“Simply put, the heath provider is making medical decisions with their best interest in mind—which is cost containment dictated with the accountants more in mind than God— rather than the patient’s best interest,” he said. According to him, the physician’s principle to “do no harm” has come to be re-interpreted as to hasten death for patients.

“Ultimately, there’s no silver-bullet solution to the bioethical challenges we face,” he said. “The best protection for each and every one of us is to have heroic advocates in our lives who will fight for our basic care.”

PATTI MAGUIRE ARMSTRONG, who wrote the newly published book, Legatus @ 30, is an award-winning author and Catholic journalist, TV and radio commentator, and mother of 10.

Catholic Bioethics Resources

Ethical and Religious Directives for Catholic Health Care Services, 5th edition
United States Conference of Catholic Bishops (2009)

Dignitas personae (Instruction on Certain Bioethical Questions)
Congregation for the Doctrine of the Faith (June 20, 2008)

Address to an International Conference on Organ Donation
Pope John Paul II (August, 2009)

Fides et ratio (Faith and Reason)
Pope John Paul II (September 14, 1998)

Evangelium vitae (The Gospel of Life)
Pope John Paul II (March 25, 1995)

Veritatis splendor (The Splendor of Truth)
Pope John Paul II (August 6, 1993)

Donum vitae (The Gift of Life)
Congregation for the Doctrine of the Faith (February 22, 1987)

Declaration on Euthanasia
Congregation for the Doctrine of the Faith (May 5, 1980)

Redemptor hominis (The Redeemer of Man)
Pope John Paul II (March 4, 1979)

Humanae vitae (Of Human Life)
Pope Paul VI (July 25, 1968)

Address to the First International Congress on the Histopathology of the Nervous System
Pope Pius XII (September 13, 1952)

IronMan runs world-epic for kids’ mental wellness

Seven marathons in seven days on seven continents. Jonathan Terrell believes he is up to the challenge.

Mid-lifer takes on world in a week

“People have done it before, so I know it’s not impossible,” said Terrell, 55, a charter member of Legatus’ Washington, D.C. Chapter.

This coming January, Terrell will be competing in the World Marathon Challenge. In one week, participants run seven marathons on all seven continents, beginning at Novo Base in Antarctica, located in the Antarctic Circle.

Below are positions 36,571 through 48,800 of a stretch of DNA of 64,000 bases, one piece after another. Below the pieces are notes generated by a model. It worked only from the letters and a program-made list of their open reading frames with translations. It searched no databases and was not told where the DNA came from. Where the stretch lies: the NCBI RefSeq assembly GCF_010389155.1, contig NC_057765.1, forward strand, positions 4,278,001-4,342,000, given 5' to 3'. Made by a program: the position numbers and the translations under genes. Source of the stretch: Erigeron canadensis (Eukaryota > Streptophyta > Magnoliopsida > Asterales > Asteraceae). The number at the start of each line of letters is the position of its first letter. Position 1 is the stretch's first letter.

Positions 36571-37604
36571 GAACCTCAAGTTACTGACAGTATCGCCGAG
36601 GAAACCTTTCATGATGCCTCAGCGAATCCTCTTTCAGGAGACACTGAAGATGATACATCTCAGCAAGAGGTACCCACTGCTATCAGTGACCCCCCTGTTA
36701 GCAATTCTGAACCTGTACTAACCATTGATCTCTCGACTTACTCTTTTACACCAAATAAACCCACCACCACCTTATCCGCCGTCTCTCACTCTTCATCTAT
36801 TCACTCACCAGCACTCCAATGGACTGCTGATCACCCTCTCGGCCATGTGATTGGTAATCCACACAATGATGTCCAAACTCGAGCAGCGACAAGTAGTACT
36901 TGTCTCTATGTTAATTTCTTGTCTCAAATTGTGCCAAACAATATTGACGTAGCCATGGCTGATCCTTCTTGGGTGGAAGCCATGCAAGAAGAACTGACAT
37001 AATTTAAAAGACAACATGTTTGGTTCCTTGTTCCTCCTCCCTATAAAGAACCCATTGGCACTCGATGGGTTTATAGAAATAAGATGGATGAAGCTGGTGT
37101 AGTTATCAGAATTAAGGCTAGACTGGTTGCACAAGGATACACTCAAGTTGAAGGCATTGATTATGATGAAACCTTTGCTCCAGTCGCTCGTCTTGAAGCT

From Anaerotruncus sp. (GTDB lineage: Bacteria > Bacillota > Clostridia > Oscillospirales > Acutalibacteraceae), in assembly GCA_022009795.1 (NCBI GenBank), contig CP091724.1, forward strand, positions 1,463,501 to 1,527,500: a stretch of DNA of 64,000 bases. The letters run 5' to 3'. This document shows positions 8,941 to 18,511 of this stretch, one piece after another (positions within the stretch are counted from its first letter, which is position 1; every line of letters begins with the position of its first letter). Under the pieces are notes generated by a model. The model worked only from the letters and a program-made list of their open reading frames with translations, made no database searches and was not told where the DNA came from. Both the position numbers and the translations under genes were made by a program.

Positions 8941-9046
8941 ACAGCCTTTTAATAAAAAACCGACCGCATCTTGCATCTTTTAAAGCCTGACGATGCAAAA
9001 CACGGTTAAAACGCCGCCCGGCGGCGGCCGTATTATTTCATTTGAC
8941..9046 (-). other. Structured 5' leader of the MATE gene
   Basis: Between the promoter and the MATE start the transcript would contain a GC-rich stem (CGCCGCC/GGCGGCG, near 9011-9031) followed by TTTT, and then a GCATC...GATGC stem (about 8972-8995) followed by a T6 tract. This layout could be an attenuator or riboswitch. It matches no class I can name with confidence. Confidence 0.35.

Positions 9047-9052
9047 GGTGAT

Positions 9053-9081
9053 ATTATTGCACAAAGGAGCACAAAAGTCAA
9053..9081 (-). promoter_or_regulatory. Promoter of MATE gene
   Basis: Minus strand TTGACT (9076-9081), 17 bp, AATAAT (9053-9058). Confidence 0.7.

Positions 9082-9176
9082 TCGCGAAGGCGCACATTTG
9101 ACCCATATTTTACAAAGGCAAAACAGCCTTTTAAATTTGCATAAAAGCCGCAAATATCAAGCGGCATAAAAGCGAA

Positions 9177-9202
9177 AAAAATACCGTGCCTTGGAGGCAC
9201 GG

Assuming there are no injuries or setbacks during training or the actual competition, Terrell will then run a combined 157.2 miles over six days in South Africa, Australia, the United Arab Emirates, Spain, Colombia and Miami. Terrell’s week will consist of running and catching chartered flights.

“When he told me, I was like, ‘Are you crazy? That doesn’t even make sense,’” said Christine Terrell, Jonathan’s wife.

Parallels of endurance, spiritual strength

From late September to early December, Jonathan will run a marathon every week to prepare himself.

“I’ve put this out there, so it would be too embarrassing not to finish,” he said. “Even if I have to crawl the last one, I’ll finish it.”

Terrell is running in the World Marathon Challenge to raise awareness and funds for children’s mental health services at Children’s National Health System in Washington, D.C., a cause dear to his heart. Terrell said he figured he could generate more media attention than running a simple 5K or regular marathon.

“There is still a tremendous prejudice and discomfort in society about talking about mental health issues,” Terrell said. “As a result, even though 1 in 5 children will have some kind of mental illness, they don’t get treated until many years after the symptoms start manifesting themselves.”